The vocation to chaste single life
God has created you with a purpose. A mission. And no one can fulfill that mission except for you. It is a mission of love and relationship. Fulfilling God’s plan for your life takes your whole heart.
The vocation to the chaste single life liberates the heart in a unique way, “so as to make it burn with greater love for God and all humanity.” With one’s heart freed in love, the person committed to chaste single life “bears witness that the Kingdom of God and His justice is that pearl of great price which is preferred to every other value no matter how great” (Familiaris Consortio, 16).
Lived in a spirit of faith and gift, the chaste single life can be one of the many roads by which the grace of baptism is realized and a person may advance toward the holiness to which we are all called (Young People, the Faith and Vocational Discernment, 90). While all people who are single are called to live a life of chastity, the person called to the chaste single life dedicates himself or herself permanently and privately to living celibately for the sake of the kingdom.
How do you know if you’re called to the chaste single life?
Figuring out what God wants you to do with your life is always a journey. It challenges you to trust and accept God’s plan. One of life’s great questions is, “what am I here for?” So how do you know if God is calling you in a special way to the chaste single life?
Questions to ask yourself
Do you feel called to discern your vocation at this time in your life?
Do you have a regular prayer life?
Are you open to following God’s will for you?
Do you have a desire to love God and His people?
Do you feel called to dedicate yourself to God entirely? In prayerful reflection, do you sometimes feel called to remain single?
Want more guidance? Check out this resource from bishops who gathered with priests and young people to discuss how to discern a vocation.
Understanding the chaste single life
Out of a desire to love God and His people, you may feel called to dedicate yourself entirely to the Lord without a desire to join a religious community. Therefore, you make private vows or promises to live in a permanent state of virginity or celibacy.
You may feel called to marriage or the consecrated life but through experiences, difficulties or circumstances have found yourself unable to fulfill that vocation.
Frequently Asked Questions
How is the chaste single life unlike other vocations?
The chaste single life is distinct from the vocations to marriage or the consecrated life in that this vocation can be considered an anticipatory state in which all Christians are called for at least a time in their life. It is also not sinful to marry or enter into consecrated life after privately making vows to remain single.
What is the difference between the single life and the chaste single life?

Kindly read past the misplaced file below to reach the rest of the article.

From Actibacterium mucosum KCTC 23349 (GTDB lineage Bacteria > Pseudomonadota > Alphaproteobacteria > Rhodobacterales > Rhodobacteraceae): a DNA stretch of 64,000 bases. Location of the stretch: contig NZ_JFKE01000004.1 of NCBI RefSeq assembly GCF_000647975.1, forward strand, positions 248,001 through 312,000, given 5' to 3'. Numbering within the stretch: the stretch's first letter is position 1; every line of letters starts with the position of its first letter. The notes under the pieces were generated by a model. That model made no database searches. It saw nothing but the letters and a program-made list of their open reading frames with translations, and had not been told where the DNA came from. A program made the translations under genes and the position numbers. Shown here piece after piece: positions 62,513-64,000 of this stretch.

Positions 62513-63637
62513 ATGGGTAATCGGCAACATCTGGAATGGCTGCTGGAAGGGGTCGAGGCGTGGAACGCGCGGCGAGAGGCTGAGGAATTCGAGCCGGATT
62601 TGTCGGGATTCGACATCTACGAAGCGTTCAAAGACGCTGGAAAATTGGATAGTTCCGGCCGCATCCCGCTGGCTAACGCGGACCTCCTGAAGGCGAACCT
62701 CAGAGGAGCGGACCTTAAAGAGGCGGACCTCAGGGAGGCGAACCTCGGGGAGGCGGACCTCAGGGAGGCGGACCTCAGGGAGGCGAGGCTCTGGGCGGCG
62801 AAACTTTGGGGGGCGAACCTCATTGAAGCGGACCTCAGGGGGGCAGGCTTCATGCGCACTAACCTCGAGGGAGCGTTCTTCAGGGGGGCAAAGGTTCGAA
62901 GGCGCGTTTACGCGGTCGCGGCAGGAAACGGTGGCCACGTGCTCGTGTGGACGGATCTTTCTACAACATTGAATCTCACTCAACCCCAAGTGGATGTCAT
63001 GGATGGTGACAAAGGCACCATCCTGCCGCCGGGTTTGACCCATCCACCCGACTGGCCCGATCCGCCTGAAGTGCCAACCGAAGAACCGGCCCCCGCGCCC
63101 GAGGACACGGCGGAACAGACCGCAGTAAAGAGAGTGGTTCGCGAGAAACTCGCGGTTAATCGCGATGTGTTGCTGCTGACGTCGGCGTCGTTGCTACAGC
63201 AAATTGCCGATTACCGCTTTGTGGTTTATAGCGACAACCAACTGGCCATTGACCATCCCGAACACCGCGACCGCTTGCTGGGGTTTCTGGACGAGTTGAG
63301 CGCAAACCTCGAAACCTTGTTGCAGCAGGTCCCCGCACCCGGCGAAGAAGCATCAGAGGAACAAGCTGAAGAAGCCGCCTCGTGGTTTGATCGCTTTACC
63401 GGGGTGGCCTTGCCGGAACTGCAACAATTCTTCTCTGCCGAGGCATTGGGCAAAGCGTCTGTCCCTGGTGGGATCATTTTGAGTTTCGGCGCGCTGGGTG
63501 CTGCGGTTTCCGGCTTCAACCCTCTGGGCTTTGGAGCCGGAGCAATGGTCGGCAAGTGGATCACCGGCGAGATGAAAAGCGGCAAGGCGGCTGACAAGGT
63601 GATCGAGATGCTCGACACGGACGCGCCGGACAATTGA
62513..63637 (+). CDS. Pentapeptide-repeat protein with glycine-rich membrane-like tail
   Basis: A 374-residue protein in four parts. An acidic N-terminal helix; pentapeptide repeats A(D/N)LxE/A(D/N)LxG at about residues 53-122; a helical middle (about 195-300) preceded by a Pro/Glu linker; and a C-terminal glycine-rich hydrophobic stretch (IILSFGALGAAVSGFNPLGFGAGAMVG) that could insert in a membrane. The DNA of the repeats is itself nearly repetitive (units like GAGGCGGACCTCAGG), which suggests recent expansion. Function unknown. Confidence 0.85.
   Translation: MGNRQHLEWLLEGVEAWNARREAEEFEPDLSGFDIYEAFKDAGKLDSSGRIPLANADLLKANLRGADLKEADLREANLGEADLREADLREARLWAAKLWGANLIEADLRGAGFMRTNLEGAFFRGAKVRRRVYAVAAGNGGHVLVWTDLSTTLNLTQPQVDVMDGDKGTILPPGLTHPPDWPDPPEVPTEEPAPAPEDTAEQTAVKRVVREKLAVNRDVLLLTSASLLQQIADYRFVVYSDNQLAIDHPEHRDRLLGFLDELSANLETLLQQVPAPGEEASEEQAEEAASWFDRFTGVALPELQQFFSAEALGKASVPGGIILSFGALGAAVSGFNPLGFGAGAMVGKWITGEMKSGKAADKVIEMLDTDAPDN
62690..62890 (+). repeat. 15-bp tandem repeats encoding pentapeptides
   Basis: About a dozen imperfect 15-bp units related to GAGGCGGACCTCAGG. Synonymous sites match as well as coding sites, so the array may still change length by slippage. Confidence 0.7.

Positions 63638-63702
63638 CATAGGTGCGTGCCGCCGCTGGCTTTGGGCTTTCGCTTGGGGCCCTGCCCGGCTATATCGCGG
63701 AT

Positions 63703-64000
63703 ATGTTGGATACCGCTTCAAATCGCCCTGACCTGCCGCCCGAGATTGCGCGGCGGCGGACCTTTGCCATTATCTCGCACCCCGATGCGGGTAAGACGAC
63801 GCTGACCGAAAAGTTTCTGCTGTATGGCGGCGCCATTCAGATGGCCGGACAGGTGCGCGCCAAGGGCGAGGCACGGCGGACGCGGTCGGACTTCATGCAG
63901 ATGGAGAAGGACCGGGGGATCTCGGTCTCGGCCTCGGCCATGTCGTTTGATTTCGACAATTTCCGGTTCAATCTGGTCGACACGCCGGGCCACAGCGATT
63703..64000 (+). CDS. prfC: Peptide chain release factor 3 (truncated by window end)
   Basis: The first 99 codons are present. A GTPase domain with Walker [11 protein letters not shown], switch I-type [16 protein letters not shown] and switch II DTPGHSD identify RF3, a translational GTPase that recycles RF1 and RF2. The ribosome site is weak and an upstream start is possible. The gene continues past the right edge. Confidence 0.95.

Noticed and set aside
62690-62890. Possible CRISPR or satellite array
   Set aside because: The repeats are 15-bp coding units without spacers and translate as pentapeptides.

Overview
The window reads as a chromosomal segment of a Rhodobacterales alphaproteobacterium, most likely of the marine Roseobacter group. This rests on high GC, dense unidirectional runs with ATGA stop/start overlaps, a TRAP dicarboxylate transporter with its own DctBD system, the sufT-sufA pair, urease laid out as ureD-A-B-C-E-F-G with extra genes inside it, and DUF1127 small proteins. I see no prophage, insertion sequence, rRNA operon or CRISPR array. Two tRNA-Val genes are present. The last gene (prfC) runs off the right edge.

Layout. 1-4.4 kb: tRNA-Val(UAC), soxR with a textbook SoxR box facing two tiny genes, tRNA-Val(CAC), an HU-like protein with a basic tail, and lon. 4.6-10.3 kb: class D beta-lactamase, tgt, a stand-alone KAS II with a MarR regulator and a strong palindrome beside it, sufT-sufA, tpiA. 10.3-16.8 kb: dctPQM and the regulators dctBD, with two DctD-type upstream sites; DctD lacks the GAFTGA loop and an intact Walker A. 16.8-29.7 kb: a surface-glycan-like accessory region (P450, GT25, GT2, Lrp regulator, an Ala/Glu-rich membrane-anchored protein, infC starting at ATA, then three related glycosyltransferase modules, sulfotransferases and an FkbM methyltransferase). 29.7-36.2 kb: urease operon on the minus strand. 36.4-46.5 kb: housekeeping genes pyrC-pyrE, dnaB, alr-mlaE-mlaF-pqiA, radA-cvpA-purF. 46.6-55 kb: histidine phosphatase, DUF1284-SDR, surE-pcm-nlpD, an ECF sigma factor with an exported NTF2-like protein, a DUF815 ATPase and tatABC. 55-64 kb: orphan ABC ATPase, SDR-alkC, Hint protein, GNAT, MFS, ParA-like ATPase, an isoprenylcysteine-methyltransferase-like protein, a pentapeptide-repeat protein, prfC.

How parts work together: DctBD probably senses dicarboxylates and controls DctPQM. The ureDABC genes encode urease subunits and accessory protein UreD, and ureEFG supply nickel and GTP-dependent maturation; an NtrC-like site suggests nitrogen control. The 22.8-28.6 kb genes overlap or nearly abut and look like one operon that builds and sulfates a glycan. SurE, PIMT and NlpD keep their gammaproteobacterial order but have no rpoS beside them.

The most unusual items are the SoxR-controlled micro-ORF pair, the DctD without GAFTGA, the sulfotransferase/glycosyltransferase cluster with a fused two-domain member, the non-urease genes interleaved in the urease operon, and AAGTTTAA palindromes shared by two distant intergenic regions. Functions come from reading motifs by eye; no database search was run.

The single life is simply the state of being single. It requires no discernment. However, it does require the commitment to live chastely and dedicated to a life of holiness to which all people are called. The chaste single life, sometimes referred to as the consecrated single life, is a life dedicated to God and His people through private or public vows. It requires discernment and occasionally may include informal formation as directed by a spiritual director.
What kind of formation is required for this vocation?
The person who feels called to the chaste single life may or may not have any formal formation, nonetheless, one should approach this discernment with prayer and much discussion with a good spiritual director
Have I missed my “true” calling?
Some people try to say the chaste single life is not a real vocation, however, the Church knows it is. Some people called to this vocation think they are failures because they have not been called to a different vocation — one that may seem more acceptable to society. Through the way they live out their vocation, people called to the chaste single life have an outstanding opportunity to show that it is possible and good to live a life in the world while remaining committed to God and His Church.
Paragraph 2340 of the Catechism of the Catholic Church states, “Whoever wants to remain faithful to his baptismal promises and resist temptations will want to adopt the means for doing so: self-knowledge, practice of an ascesis adapted to the situations that confront him, obedience to God's commandments, exercise of the moral virtues, and fidelity to prayer." This fidelity to prayer should also include reflection on one’s heart’s reaction to the vocation to marriage or the consecrated life and time spent in conversation with one’s spiritual director, family and friends.
Any person contemplating his or her vocation or who is discerning a call to the chaste single life may contact: